Cover People take photos of the new Apple flagship store against the city skyline at Marina Bay Sands waterfront. (Photo: Getty Images)

After 40 years here, take a look back at everything Apple has managed to achieve in Singapore

Did you know that Apple has officially been in Singapore for the last four decades? Throughout the last 40 years, Apple has worked hard to create jobs, boost economic growth, education outreach and encourage environmental sustainability. 

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Apple's introduction into Singapore began in 1981 when Apple opened its first office on our shores with only 72 employees. Since then, Apple has grown exponentially to become Apple's base for their operations in the Asia Pacific as well as a globally recognised centre of innovation and expertise.

In fact, it is now home to over 3,500 Apple team members of 50 different nationalities. Apple also supports over 55,000 jobs in Singapore. 

“We’re thrilled to be celebrating this important milestone with our teams in Singapore, and the customers and communities they serve with creativity and passion,” says Deirdre O’Brien, Apple’s senior vice president of Retail + People. “Together, we’ve created an enduring partnership rooted in our shared values that will empower us to build a brighter tomorrow.”

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In Singapore, Apple has also managed to maintain a flourishing iOS app economy by encouraging the development of apps which has then created more jobs for people. For example, Mighty Bear Games, a local game developer, started as a team of four back in 2016.

Since then, they have produced hit games such as Butter Royale, World of Legends and Mighty Pets & Puzzles and grown their team to 53 staff members.

“People have started realising that Singapore is very hot and there’s a lot happening here for app development,” says Simon Davis, co-founder and chief executive officer of Mighty Bear. “I think that’s because the Singapore government’s approach has been one of openness—they’ve always welcomed talent and worked to grow the tech ecosystem here. And I think that’s something that Apple has always tapped into.”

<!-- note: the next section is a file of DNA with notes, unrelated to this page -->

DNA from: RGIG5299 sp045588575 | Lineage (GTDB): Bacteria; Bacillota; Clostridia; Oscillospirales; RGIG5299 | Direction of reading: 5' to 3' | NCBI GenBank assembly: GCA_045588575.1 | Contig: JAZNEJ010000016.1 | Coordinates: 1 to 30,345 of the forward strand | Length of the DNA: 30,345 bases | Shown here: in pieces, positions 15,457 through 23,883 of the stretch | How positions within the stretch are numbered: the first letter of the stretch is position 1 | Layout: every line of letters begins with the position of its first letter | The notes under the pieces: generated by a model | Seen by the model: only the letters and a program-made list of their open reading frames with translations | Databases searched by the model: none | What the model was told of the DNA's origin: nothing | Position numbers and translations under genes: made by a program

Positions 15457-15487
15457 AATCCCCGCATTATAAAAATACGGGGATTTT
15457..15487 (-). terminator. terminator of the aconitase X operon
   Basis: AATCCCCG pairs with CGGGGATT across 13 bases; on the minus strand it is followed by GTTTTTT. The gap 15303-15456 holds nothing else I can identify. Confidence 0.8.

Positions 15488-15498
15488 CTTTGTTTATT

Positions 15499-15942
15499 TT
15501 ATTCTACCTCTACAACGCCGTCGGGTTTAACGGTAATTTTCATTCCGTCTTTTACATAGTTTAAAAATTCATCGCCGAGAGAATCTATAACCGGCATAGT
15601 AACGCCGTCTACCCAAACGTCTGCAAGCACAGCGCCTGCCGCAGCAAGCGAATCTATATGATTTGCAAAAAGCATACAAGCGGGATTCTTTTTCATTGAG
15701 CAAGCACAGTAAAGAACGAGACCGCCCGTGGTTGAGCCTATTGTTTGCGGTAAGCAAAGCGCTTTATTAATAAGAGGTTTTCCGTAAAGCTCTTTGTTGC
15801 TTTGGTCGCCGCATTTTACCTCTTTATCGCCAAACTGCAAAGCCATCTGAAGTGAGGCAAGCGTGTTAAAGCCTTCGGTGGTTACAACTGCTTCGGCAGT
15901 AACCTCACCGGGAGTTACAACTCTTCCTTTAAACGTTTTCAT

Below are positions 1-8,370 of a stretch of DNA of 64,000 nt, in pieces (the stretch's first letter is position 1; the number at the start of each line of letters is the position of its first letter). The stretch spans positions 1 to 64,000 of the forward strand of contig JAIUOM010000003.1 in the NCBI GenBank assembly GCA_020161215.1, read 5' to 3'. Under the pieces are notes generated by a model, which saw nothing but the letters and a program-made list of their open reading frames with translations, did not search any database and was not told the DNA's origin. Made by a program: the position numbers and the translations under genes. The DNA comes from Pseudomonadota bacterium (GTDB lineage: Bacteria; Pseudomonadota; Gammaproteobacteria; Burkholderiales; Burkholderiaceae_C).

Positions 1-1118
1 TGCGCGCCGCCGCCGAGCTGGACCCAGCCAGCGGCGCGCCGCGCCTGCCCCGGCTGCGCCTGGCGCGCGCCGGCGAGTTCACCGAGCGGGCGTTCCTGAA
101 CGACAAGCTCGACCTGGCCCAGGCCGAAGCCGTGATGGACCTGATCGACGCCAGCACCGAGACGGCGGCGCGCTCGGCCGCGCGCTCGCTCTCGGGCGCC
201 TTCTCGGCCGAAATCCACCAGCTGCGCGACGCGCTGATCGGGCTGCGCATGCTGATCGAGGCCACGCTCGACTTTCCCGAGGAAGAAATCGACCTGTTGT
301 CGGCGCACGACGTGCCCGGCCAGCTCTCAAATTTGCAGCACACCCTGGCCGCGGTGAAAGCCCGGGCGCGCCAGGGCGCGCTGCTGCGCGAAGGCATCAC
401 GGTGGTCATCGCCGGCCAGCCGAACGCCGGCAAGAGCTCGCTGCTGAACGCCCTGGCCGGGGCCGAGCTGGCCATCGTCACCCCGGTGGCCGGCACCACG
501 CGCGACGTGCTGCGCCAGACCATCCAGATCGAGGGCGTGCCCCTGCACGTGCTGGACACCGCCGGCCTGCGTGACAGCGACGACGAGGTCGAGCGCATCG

Apple has also worked hard to partner with educational institutes throughout Singapore to ensure that the next generation has opportunities to innovate and grow in various fields but particularly in the science, technology, engineering and math (STEM) sectors.
Currently, Singapore has five Apple Distinguished Schools around the island. These include Madrasah Alsagoff Al-Arabiah, Singapore’s oldest Islamic education institution for girls.

At these five schools, all educators are certified Apple teachers who are trained in foundational skills for the iPad and Mac. Students at these schools also learn basic Swift coding as part of their core curriculum as well as access their school work through books on an iPad. 

“Over a decade ago, we saw the potential of technology for learning and took a big leap to bring iPad into the classroom, so we are very happy to be counted as an Apple Distinguished School,” says Syed Mustafa Alsagoff, principal of Madrasah Alsagoff Al-Arabiah. “Apple shares the same vision of nurturing innovation and creativity, which has inspired us to continue challenging the traditional ways of learning in a classroom as we educate the next wave of women leaders.”

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Around the same that Apple launched its Swift Accelerator program in Singapore to introduce students to coding, the local government announced that from 2019, all upper primary students would be required to learn at least 10 hours of coding. 

The Swift Accelerator program became crucial in the education of students and so far, they have expanded it into schools such as the Singapore University of Technology and Design and Pathlight School for children who have autism.

One of the things that Singapore consistently pushes is creating a sustainable future for the resource-scarce city. Apple immediately picked up the baton to become the first company in Singapore to be powered by 100 per cent renewable energy. 

In fact, in 2015, Apple teamed up with the Singapore government and local energy company, Sunseap, to build solar energy systems that would power Apple’s four sites and three retail stores on 100 per cent renewable energy. They then placed solar panels on over 800 rooftops to generate 32 megawatts of solar energy.

Most recently, Apple has partnered with Singapore to launch Lumihealth, a personalised program to encourage people to live healthier using the Apple Watch and iPhone.

Lumihealth is a collaboration with Singapore’s Health Promotion Board and it allows users to adopt a healthier lifestyle through personalised reminders, programmes, coaching and incentives.

Today, Apple continues to find ways to integrate itself into Singapore's vision and to support a future that is educated and sustainable to ensure that they continue to partner with Singapore for the next 40 years and more. 

The country certainly looks forward to seeing what Apple has in store for us in the coming years. 

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